Romney fights dirty as polls suggest lead is slippingEwen MacAskill in
Friday December 28, 2007
One of the frontrunners in the 2008 presidential race, Mitt Romney, opted for a risky strategy today by running negative television adverts against his fast-rising Republican rival John McCain.
With less than a week to the first real test, the caucus in
Until now candidates in both the Democratic and Republican races for the nomination, though making personal attacks in speeches and at press conferences, have resisted negative advertising, apart from Romney. He has used similar negative campaigning against another rival, Mike Huckabee.
As the candidates returned from a 48-hour break over Christmas, the Democratic race appears to be tight in
Romney, who has spent millions more on advertising than his Republican rivals, most of it from his personal fortune, aired an advert that focused on McCain's position on immigration and tax. Immigration is a touchstone issue for Republicans, who are opposed to legalising the position of an estimated 12-20 million immigrants living in the country. McCain earlier this year made a joint approach with the Democrats in the senate to offer them a route to citizenship, an attempt that failed.
Romney's campaign literature shows himself standing at the border with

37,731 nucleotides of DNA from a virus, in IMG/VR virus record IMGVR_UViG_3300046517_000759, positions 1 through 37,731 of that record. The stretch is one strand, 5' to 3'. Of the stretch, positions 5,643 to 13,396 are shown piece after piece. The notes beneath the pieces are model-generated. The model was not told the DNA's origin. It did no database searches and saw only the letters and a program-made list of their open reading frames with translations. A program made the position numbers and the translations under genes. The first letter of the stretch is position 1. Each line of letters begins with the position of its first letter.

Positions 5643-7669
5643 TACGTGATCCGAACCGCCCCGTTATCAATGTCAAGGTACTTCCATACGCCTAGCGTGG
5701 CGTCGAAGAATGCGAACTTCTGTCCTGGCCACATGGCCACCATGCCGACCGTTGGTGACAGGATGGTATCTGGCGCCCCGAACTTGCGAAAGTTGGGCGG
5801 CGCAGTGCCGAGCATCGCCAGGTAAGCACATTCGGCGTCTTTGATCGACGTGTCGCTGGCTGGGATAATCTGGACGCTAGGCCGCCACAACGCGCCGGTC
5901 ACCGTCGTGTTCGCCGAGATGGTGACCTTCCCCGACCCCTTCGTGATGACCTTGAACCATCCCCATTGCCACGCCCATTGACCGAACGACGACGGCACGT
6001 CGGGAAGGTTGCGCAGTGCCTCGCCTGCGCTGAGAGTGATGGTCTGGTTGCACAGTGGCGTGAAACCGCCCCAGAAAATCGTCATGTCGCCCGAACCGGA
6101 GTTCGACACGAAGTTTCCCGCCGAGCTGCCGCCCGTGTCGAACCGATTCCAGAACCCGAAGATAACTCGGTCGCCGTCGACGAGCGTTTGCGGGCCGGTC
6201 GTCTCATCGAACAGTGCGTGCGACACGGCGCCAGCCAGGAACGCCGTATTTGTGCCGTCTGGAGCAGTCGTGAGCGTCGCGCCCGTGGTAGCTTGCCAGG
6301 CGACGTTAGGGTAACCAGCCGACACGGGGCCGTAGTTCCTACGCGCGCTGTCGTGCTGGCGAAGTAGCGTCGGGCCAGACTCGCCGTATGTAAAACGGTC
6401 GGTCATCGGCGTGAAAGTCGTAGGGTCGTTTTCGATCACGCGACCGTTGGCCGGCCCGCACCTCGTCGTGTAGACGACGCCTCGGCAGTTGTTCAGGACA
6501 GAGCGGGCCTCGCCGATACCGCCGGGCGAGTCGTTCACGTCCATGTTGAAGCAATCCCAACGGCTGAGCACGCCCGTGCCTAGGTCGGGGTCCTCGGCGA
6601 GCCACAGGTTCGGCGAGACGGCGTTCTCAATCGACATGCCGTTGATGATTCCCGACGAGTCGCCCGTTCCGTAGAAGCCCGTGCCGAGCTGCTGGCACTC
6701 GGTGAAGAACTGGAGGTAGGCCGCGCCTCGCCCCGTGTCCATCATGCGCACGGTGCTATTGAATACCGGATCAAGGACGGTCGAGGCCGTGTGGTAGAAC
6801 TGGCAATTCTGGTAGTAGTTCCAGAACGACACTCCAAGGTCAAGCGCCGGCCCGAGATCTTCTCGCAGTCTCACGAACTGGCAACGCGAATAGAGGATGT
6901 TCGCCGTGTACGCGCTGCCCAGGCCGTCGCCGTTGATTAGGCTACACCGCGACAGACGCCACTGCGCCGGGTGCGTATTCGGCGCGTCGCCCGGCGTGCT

The ad aired today has pictures of McCain and Romney and says: "There is a difference." It adds: "John McCain, an honourable man. But is he the right Republican for the future?" This is an apparent reference to McCain's age: he would be 72 on entering the Oval Office.
The ad goes on: "McCain opposes repeal of the death tax. And voted against the Bush tax cuts - twice. McCain pushed to let every illegal immigrant stay here permanently. Even voted to allow illegals to collect social security."
Romney has spent $6.5m (£3.26m) on more than 8,000 advertising spots in
A poll for the Los Angeles Times and Bloomberg News today put Huckabee, the Baptist minister and former Arkansas governor, in the lead with 37%, with Romney on 23% and McCain on 11%. Rudy Giuliani was in single figures.
But the race could be closer than the figures suggest. McCain has done little campaigning in Iowa, concentrating instead on New Hampshire, where the first primary is to be held on January 8 and where Huckabee may not enjoy as much support as in Iowa.
In the Democratic race Barack Obama, Hillary Clinton and John Edwards are neck and neck in